Well you’re going to have to read the book to find that out of course!!!!!

Dr Boogaloo and The Girl Who Lost Her Laughter

But because you seem like a decent person, I’ll show you a picture…..

And then you can get to thinking about what, when, why and how does THAT work!

Illustration by Daniel Gray-Barnett

Knock knock!

‘Who’s there?’

‘Is there anything for afternoon tea?’

This conversation happens at around 3.30pm each day as my children arrive home from school & want to be fed.

‘Sure’ I yell through the yellow door, ‘there’s apples, nuts, bread….’

‘Yeah, but is there anything to eat?’ comes the reply.

It’s my eldest son. He’s fussy. Real fussy. And if it ain’t got sugar, it doesn’t classify as afternoon tea.

Behind that yellow door is my office. I painted it yellow as a salute to my most favourite author – Roald Dahl. He had a writing hut at the bottom of his garden and his door was painted yellow. The yellow door inspires me and reminds me of Roald Dahl every day. I’m so lucky to have a place where I can write. Roald Dahl put it nicely when asked about his writing hut:

You become a different person, you are no longer an ordinary fellow who walks around and looks after his children and eats meals and does silly things, you go into a completely different world. 

Here’s a picture of his writing hut where he wrote Matilda and Charlie and The Chocolate Factory.

When Roald Dahl opened his yellow door and went inside, he was able to imagine entirely different worlds. Maybe the yellow door helped with the passage from one world into the next. I was once told yellow was an illusion we all shared.  I’ve no idea where I heard it but it’s stuck with me. Whether it’s true or not or makes sense doesn’t matter to me. I just love the idea of an illusion we all share. Something imagined that we imagine together. A lot like reading a book.

p.s In truth all colours are an illusion. It is our brains that see colours, not our eyes.  Colours are not real at all. What is real is light!!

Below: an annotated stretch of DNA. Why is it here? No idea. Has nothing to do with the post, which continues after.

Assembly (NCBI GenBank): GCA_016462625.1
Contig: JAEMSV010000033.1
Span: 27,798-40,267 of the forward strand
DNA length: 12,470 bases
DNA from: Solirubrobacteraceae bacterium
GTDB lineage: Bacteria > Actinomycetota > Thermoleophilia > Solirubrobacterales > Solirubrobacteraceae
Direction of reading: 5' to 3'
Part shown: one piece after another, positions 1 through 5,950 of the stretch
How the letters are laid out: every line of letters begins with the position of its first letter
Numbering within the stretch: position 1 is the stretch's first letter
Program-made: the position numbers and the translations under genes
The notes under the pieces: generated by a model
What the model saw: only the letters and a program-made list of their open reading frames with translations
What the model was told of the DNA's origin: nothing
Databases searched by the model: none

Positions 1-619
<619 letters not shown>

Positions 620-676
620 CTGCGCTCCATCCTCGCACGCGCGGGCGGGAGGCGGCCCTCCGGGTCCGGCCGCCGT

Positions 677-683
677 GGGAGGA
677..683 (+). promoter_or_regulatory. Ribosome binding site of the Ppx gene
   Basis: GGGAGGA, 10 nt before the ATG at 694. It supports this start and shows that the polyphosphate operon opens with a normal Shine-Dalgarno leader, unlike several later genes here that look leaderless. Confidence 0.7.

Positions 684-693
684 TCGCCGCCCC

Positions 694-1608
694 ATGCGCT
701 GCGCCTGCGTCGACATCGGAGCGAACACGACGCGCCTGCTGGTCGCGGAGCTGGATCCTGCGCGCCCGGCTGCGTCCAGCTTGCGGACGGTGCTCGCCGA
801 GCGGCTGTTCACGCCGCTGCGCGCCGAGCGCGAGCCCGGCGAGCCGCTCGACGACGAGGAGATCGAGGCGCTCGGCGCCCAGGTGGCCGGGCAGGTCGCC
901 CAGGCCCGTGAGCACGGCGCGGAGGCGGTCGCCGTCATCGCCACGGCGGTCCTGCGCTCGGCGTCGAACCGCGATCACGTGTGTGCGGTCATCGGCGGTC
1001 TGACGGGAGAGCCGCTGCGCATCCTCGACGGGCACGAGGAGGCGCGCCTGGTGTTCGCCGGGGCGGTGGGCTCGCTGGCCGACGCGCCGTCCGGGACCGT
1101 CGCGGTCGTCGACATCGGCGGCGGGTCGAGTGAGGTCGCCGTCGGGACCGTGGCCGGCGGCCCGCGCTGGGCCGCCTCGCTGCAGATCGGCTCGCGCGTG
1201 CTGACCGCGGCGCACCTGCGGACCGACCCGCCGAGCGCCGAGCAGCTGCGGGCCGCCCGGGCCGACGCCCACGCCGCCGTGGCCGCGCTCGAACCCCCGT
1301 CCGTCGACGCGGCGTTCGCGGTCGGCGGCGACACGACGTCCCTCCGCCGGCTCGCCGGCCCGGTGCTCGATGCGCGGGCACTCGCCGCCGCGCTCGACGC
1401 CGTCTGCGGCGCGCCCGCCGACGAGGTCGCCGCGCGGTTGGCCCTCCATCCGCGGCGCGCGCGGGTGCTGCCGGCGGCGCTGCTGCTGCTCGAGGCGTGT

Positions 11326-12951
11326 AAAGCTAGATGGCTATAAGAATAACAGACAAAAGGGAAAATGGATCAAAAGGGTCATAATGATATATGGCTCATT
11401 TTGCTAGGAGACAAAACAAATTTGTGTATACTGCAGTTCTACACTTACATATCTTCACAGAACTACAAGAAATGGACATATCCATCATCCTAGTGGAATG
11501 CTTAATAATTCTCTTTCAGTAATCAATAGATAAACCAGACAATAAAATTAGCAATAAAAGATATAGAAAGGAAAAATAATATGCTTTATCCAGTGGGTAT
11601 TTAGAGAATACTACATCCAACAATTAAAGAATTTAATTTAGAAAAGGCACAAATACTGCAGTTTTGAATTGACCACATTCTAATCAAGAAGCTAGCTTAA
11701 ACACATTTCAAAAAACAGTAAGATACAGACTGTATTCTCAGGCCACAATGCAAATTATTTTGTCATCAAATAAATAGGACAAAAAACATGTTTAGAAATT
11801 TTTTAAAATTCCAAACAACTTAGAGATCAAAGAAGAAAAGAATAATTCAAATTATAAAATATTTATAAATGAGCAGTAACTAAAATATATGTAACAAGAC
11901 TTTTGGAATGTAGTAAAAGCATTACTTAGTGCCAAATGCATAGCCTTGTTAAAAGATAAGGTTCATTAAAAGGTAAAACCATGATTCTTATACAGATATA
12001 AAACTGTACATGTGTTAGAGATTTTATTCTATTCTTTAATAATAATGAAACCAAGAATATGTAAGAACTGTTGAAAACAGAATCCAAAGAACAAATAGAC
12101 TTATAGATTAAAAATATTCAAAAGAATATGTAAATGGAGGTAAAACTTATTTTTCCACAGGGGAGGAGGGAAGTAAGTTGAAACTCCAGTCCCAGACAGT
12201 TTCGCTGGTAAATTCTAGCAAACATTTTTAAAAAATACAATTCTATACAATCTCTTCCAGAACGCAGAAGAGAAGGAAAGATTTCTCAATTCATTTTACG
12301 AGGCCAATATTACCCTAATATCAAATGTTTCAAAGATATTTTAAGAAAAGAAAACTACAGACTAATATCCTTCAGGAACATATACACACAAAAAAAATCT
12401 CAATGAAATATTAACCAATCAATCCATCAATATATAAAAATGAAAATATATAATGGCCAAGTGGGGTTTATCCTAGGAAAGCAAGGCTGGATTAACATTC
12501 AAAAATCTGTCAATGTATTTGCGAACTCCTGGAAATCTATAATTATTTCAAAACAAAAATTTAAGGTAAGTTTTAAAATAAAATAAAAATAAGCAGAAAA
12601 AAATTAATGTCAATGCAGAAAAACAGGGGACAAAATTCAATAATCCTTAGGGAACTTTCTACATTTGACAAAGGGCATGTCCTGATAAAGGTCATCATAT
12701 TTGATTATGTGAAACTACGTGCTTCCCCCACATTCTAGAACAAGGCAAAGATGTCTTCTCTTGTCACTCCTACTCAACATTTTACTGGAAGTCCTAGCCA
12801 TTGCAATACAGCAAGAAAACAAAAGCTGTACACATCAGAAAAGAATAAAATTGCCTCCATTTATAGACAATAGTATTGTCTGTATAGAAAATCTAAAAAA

What would happen if you lost you laughter?

Where would you look for it?

How would you get it back?

Can you live without laughter?

Would you even want to?

Well, this happened. To a girl called Blue. And unless you’re familiar with musical iBikes and banjos that make you weep, you’ll never believe what took place next! Come on a strange and fantastical adventure to The Boogaloo Family Clinic of Musical Cures and discover a world you’ve never heard of, before but deep down in your soul, always knew existed.

Here it is folks! The hardback edition!

Here’s what it says on the back cover

Enchanting, timeless and surprising – this extraordinary novel will touch the hearts (and ears) of children and adults alike.

Dr Boogaloo was no ordinary doctor. Not at all like the one you might visit if you had a sore tummy. No, Dr Boogaloo was a very different type of doctor. He treated folks who suffered from rather unusual complaints. And how did he treat them? Why, with the most powerful medicine known to mankind . . . Music!

Blue was no ordinary girl. For starters, her name was Blue. But what was truly extraordinary about Blue was the fact that she hadn’t laughed for 712 days. Not a hee hee, a ho ho or even a tiny tee hee.

According to Dr Boogaloo, music can cure anything. (Of course, you need the right dose of the right music. No point listening to a jive if you’re in need of some boogie-woogie, and you can’t just substitute a toot for a blow!) But no laughter was definitely a case for alarm.

Can Dr Boogaloo compose a cure before Blue loses her laughter forever?

A big thank you to Daniel Gray-Barnett for the illustrations. An iBike is no easy draw!

IN STORES OCTOBER 2

“A hilariously sad tale of laughter, friendship and the magic of music.”

  • Painting by Lucy Culliton

From the minute she woke and rolled out of bed

one thing was sure, there was trouble ahead

Meet Dexi Lee! Dexi Lee is an ordinary girl..

Except for one thing.

Her hands are GIGANTIC!

Everything she does leads to absolute chaos. But one day she meets some extraordinary animals and suddenly life doesn’t seem so gloomy…

Probably my most favourite thing about this book are the illustrations. They are paintings by the multi-talented Lucy Culliton. One of Australia’s greatest painters. Lucy loves to paint animals. She has a farm full of them. She has more pets than anyone I’ve ever met. You can tell how much Lucy loves animals from her paintings. When Lucy agreed to paint Dexi I was thrilled. It’s such an honour to have my work alongside hers. Here’s a sneak peak at some of the chaos poor old Dexi whips up…

And a dip at the pool made for battering seas,

tossing children like corks

into neighbourhood trees,

 

 

“A wonderful heart-warming tale of difference and happiness.”